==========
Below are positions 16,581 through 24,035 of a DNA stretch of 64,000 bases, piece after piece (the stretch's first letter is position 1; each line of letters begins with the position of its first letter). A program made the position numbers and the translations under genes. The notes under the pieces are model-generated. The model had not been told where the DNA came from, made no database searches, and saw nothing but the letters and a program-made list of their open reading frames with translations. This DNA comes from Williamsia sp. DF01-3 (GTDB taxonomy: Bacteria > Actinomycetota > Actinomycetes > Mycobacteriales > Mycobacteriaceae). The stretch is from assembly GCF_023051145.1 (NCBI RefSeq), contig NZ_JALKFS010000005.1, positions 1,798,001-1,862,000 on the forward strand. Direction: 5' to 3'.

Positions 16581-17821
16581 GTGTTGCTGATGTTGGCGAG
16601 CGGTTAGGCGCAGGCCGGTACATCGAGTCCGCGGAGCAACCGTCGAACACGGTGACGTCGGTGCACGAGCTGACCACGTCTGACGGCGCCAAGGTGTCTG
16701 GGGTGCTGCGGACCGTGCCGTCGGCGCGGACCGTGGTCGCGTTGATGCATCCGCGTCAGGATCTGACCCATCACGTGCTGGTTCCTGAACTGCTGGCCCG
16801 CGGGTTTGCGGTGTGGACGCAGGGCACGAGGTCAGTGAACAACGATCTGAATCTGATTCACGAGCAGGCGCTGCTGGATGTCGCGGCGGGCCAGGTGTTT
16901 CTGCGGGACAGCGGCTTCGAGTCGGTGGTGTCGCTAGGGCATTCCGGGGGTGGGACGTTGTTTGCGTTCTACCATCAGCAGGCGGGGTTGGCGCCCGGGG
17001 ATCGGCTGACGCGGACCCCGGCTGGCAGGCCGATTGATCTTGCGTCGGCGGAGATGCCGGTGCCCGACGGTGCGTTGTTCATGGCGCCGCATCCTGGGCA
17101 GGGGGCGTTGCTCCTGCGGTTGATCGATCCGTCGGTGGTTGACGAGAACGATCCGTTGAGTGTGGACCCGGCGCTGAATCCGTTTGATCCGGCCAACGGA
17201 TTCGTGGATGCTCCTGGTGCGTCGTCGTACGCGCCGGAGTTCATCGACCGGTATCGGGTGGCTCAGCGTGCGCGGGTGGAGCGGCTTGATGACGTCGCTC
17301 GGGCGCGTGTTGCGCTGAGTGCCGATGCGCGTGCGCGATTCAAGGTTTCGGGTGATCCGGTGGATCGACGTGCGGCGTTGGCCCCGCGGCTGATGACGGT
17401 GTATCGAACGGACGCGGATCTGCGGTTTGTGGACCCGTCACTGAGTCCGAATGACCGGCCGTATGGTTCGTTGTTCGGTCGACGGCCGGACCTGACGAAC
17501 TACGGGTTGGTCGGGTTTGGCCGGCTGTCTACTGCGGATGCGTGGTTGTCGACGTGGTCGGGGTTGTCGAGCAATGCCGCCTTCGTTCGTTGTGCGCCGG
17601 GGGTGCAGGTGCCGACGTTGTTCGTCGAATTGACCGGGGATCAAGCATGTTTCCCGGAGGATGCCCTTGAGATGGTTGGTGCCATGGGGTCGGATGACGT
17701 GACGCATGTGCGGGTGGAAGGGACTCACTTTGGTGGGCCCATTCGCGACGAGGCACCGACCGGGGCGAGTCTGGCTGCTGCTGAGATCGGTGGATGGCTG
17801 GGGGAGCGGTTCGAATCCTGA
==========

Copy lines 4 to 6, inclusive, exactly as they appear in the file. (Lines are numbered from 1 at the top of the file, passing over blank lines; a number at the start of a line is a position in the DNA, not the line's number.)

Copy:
16601 CGGTTAGGCGCAGGCCGGTACATCGAGTCCGCGGAGCAACCGTCGAACACGGTGACGTCGGTGCACGAGCTGACCACGTCTGACGGCGCCAAGGTGTCTG
16701 GGGTGCTGCGGACCGTGCCGTCGGCGCGGACCGTGGTCGCGTTGATGCATCCGCGTCAGGATCTGACCCATCACGTGCTGGTTCCTGAACTGCTGGCCCG
16801 CGGGTTTGCGGTGTGGACGCAGGGCACGAGGTCAGTGAACAACGATCTGAATCTGATTCACGAGCAGGCGCTGCTGGATGTCGCGGCGGGCCAGGTGTTT